45. Delon, J., C. Gregoire, B. Malissen, S. Darche, F. Lemaitre, P. Kourilsky, J.P. Abastado, and A. Trautmann. 1998. CD8 expression allows T cell signaling by monomeric peptide-MHC complexes. Immunity. 9:467–473. [PubMed]
46. Madden, D.R., D.N. Garboczi, and D.C. Wiley. 1993. The antigenic identity of peptide-MHC complexes: a comparison of the conformations of five viral peptides presented by HLA-A2. Cell. 75:693–708. [PubMed]
47. Sliz, P., O. Michielin, J.C. Cerottini, I. Luescher, P. Romero, M. Karplus, and D.C. Wiley. 2001. Crystal structures of two closely related but antigenically distinct HLA-A2/melanocyte-melanoma tumor-antigen peptide complexes. J. Immunol. 167:3276–3284. [PubMed]
48. Buslepp, J., R. Zhao, D. Donnini, D. Loftus, M. Saad, E. Appella, and E.J. Collins. 2001. T cell activity correlates with oligomeric peptide-major histocompatibility complex binding on T cell surface. J. Biol. Chem. 276:47320–47328. [PubMed]
49. Kuhns, J.J., M.A. Batalia, S. Yan, and E.J. Collins. 1999. Poor binding of a HER-2/neu epitope (GP2) to HLA-A2.1 is due to a lack of interactions with the center of the peptide. J. Biol. Chem. 274:36422–36427. [PubMed]
50. Reid, S.W., S. McAdam, K.J. Smith, P. Klenerman, C.A. O'Callaghan, K. Harlos, B.K. Jakobsen, A.J. McMichael, J.I. Bell, D.I. Stuart, and E.Y. Jones. 1996. Antagonist HIV-1 Gag peptides induce structural changes in HLA B8. J. Exp. Med. 184:2279–2286. [PMC free article] [PubMed]
51. Garcia, K.C., M. Degano, R.L. Stanfield, A. Brunmark, M.R. Jackson, P.A. Peterson, L. Teyton, and I.A. Wilson. 1996. An alphabeta T cell receptor structure at 2.5 A and its orientation in the TCR-MHC complex. Science. 274:209–219. [PubMed]
52. Garboczi, D.N., P. Ghosh, U. Utz, Q.R. Fan, W.E. Biddison, and D.C. Wiley. 1996. Structure of the complex between human T-cell receptor, viral peptide and HLA-A2. Nature. 384:134–141. [PubMed]
53. Baker, B.M., Y.H. Ding, D.N. Garboczi, W.E. Biddison, and D.C. Wiley. 1999. Structural, biochemical, and biophysical studies of HLA-A2/altered peptide ligands binding to viral-peptide-specific human T-cell receptors. Cold Spring Harb. Symp. Quant. Biol. 64:235–241. [PubMed]
54. Rudolph, M.G., and I.A. Wilson. 2002. The specificity of TCR/pMHC interaction. Curr. Opin. Immunol. 14:52–65. [PubMed]
55. Reiser, J.B., C. Darnault, C. Gregoire, T. Mosser, G. Mazza, A. Kearney, P.A. van der Merwe, J.C. Fontecilla-Camps, D. Housset, and B. Malissen. 2003. CDR3 loop flexibility contributes to the degeneracy of TCR recognition. Nat. Immunol. 4:241–247. [PubMed]
56. Anikeeva, N., T. Lebedeva, M. Krogsgaard, S.Y. Tetin, E. Martinez-Hackert, S.A. Kalams, M.M. Davis, and Y. Sykulev. 2003. Distinct molecular mechanisms account for the specificity of two different T-cell receptors. Biochemistry. 42:4709–4716. [PubMed]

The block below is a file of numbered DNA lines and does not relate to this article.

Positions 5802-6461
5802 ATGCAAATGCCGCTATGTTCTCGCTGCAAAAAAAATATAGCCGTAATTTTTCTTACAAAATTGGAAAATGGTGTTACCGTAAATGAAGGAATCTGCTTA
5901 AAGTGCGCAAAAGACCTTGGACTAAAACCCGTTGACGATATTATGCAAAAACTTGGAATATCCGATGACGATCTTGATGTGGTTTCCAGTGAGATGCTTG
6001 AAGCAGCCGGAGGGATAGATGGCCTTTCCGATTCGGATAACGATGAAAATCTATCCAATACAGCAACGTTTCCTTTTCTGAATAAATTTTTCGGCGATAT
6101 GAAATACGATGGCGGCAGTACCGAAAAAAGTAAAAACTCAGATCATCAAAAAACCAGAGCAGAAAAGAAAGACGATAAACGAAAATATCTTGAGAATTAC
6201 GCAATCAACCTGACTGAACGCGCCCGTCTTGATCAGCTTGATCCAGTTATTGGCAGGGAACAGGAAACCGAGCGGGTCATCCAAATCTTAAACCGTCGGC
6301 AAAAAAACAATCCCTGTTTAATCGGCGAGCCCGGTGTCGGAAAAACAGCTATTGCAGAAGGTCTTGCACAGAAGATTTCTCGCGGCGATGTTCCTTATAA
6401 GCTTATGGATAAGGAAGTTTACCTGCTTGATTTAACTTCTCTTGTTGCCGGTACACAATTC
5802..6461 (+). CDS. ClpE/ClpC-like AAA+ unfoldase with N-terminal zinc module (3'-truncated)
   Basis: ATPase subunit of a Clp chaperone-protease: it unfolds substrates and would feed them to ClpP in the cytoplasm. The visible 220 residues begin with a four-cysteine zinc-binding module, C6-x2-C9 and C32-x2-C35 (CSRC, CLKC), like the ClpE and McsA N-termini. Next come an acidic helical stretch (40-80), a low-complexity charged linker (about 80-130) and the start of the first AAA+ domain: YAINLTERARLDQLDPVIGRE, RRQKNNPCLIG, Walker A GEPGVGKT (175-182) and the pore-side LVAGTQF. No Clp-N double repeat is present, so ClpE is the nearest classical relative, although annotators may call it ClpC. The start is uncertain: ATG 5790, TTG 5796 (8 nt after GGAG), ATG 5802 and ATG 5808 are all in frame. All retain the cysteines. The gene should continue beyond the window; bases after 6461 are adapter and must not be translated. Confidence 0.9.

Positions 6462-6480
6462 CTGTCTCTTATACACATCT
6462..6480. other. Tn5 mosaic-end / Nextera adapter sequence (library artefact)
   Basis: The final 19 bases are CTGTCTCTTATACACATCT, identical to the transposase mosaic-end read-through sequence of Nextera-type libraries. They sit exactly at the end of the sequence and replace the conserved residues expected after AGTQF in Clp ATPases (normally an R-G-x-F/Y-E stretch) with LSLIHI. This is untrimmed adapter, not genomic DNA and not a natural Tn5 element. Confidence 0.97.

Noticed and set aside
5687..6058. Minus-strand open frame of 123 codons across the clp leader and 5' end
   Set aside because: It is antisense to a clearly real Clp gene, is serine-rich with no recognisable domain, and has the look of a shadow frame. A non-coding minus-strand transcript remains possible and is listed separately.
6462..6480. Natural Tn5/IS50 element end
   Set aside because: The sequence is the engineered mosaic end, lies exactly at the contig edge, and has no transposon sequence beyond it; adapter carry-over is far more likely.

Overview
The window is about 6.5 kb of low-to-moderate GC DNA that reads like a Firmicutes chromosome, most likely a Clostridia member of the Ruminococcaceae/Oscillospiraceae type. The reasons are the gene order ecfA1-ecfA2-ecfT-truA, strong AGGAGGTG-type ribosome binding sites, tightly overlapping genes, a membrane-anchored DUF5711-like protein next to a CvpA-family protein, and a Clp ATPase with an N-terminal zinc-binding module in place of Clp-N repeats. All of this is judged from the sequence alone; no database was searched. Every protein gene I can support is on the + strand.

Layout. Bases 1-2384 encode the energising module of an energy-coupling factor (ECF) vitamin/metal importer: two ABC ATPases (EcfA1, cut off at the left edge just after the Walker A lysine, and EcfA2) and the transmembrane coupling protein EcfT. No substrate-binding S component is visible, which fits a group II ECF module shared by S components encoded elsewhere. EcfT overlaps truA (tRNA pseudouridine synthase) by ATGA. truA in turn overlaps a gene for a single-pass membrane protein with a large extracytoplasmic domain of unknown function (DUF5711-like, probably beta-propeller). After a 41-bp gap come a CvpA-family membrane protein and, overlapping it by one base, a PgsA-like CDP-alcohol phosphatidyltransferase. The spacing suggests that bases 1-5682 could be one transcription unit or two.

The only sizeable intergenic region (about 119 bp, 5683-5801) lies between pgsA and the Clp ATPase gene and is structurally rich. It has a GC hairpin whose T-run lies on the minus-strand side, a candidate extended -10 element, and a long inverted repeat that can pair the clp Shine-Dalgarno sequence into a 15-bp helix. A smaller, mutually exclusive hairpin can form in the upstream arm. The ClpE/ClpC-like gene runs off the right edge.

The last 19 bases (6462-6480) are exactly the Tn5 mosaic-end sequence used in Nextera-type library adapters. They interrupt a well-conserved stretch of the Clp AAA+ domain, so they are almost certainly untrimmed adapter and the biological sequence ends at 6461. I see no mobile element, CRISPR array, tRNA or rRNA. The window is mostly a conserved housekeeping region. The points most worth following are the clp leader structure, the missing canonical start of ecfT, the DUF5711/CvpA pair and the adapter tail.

57. Goh, C.S., D. Milburn, and M. Gerstein. 2004. Conformational changes associated with protein-protein interactions. Curr. Opin. Struct. Biol. 14:104–109. [PubMed]
58. Savage, P.A., J.J. Boniface, and M.M. Davis. 1999. A kinetic basis for T cell receptor repertoire selection during an immune response. Immunity. 10:485–492. [PubMed]
59. van der Merwe, P.A., and S.J. Davis. 2003. Molecular interactions mediating T cell antigen recognition. Annu. Rev. Immunol. 21:659–684. [PubMed]
60. Wu, L.C., D.S. Tuot, D.S. Lyons, K.C. Garcia, and M.M. Davis. 2002. Two-step binding mechanism for T-cell receptor recognition of peptide MHC. Nature. 418:552–556. [PubMed]
61. Mason, D. 1998. A very high level of crossreactivity is an essential feature of the T-cell receptor. Immunol. Today. 19:395–404. [PubMed]
62. Reiser, J.B., C. Darnault, A. Guimezanes, C. Gregoire, T. Mosser, A.M. Schmitt-Verhulst, J.C. Fontecilla-Camps, B. Malissen, D. Housset, and G. Mazza. 2000. Crystal structure of a T cell receptor bound to an allogeneic MHC molecule. Nat. Immunol. 1:291–297. [PubMed]
63. Moore, C.B., M. John, I.R. James, F.T. Christiansen, C.S. Witt, and S.A. Mallal. 2002. Evidence of HIV-1 adaptation to HLA-restricted immune responses at a population level. Science. 296:1439–1443. [PubMed]
64. Ding, Y.H., K.J. Smith, D.N. Garboczi, U. Utz, W.E. Biddison, and D.C. Wiley. 1998. Two human T cell receptors bind in a similar diagonal mode to the HLA-A2/Tax peptide complex using different TCR amino acids. Immunity. 8:403–411. [PubMed]
65. Ding, Y.H., B.M. Baker, D.N. Garboczi, W.E. Biddison, and D.C. Wiley. 1999. Four A6-TCR/peptide/HLA-A2 structures that generate very different T cell signals are nearly identical. Immunity. 11:45–56. [PubMed]
66. Schreiber, G., and A.R. Fersht. 1996. Rapid, electrostatically assisted association of proteins. Nat. Struct. Biol. 3:427–431. [PubMed]
67. Gakamsky, D.M., I.F. Luescher, and I. Pecht. 2004. T cell receptor-ligand interactions: a conformational preequilibrium or an induced fit. Proc. Natl. Acad. Sci. USA. 101:9063–9066. [PubMed]

Articles from The Journal of Experimental Medicine are provided here courtesy of The Rockefeller University Press